What started in the summer of 1997 as a regional economic and financial crisis in East Asia developed into a global financial turmoil by the summer of 1998. By August 1998, Japan was in a serious recession and there were concerns that the failure to pursue banking and structural reforms may lead to a further fall of the yen. That could have eventually triggered a devaluation of the Chinese currency, followed by renewed pressures on the Hong Kong dollar peg leading to another round of stagflationary competitive devaluations in the entire Asian region. The economic recession in East Asia was severe and spreading from the crisis countries (Korea, Indonesia, Thailand and Malaysia) to Hong Kong, Singapore, the Philippines and Taiwan with economies slowing down throughout the East Asian region.
The Indian subcontinent was fragile with Pakistan having serious external balance and debt problems and India also facing economic difficulties.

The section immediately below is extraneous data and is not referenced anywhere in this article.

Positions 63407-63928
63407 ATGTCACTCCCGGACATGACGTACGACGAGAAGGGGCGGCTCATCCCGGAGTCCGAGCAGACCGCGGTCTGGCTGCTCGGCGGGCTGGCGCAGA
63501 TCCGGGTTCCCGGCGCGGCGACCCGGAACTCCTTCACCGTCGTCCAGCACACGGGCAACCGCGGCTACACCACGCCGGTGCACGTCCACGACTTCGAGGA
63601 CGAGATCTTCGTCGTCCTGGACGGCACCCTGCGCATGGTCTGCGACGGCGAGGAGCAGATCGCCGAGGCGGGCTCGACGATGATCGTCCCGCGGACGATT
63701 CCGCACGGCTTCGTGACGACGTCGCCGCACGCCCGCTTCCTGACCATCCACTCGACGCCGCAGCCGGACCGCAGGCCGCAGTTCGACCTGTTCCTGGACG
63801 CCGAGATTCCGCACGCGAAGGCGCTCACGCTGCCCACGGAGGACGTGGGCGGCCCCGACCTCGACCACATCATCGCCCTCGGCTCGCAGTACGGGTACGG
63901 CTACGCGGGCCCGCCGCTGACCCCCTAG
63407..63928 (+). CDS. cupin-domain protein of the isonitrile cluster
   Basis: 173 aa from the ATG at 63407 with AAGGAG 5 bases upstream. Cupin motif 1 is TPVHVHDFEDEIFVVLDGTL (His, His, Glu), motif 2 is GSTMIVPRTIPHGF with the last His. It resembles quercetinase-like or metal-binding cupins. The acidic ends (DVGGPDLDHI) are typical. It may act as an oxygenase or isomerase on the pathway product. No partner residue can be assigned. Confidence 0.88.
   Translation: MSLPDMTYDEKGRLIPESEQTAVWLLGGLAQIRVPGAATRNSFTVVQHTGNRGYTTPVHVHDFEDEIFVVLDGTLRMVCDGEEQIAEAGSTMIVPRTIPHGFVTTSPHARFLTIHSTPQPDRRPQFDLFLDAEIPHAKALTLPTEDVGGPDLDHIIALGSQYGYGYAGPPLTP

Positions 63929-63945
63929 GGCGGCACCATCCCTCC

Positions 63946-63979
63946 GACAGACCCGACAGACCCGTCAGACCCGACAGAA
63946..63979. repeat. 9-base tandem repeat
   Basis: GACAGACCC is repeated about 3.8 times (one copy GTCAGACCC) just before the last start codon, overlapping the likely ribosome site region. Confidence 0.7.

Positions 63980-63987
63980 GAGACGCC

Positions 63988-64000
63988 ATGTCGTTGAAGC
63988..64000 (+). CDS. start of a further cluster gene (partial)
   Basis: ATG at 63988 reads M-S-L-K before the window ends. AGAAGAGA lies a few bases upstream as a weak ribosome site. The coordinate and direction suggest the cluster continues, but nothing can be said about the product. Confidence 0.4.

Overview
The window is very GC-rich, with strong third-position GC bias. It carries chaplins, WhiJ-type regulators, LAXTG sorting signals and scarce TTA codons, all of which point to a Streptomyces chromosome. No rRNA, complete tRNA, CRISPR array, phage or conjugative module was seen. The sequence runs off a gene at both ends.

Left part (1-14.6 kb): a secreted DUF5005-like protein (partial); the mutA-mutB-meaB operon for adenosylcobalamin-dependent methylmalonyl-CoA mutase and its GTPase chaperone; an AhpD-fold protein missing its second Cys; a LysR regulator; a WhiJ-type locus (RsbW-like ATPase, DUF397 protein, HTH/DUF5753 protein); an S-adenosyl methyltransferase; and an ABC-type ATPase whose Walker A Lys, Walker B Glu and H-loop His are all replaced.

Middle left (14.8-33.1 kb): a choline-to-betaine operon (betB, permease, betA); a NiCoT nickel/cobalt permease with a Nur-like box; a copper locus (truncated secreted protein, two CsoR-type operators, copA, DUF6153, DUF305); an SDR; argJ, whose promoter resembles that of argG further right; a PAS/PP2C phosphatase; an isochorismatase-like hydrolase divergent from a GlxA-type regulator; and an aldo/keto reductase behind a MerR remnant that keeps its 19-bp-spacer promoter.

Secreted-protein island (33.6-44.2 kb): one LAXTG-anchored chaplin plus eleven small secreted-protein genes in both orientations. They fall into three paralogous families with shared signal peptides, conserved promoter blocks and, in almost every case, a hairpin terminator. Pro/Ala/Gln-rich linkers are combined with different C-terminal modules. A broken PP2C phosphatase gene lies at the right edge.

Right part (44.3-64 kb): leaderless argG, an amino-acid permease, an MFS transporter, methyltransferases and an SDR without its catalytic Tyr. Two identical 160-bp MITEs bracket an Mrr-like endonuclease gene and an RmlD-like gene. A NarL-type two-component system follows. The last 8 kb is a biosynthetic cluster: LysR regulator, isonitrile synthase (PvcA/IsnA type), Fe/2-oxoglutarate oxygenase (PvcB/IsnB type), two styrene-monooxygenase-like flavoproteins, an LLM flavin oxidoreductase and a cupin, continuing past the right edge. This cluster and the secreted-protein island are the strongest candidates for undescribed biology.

Russia was in a serious economic crisis following the the collapse of the ruble, the decision to unilaterally reschedule the domestic currency public debt and impose capital controls. A crisis in Eastern Europe could have affected Western Europe where the current economic recovery is solid but not very rapid.
The crisis in Russia led to rapid contagion contagion to Latin America by the end of August: Venezuela's and Brazil's currencies came under pressure and stock markets throughout the region were significantly down. While Latin American economies are structurally stronger than Russia, investors became increasingly averse to risk. The concern was that a devaluation in Brazil could lead to contagion and currency devaluations in Venezuela, Argentina, Chile, Colombia and Mexico. Emerging market spreads over Treasuries rose sharply after the Russian crisis, to about 1500 basis points, and in September came close to their highs during the 1995 Mexican peso crisis. The appetite for risk of international investors had sharply fallen and there was a major retrenchment from emerging markets towards safe haven assets and from stocks towards liquidity.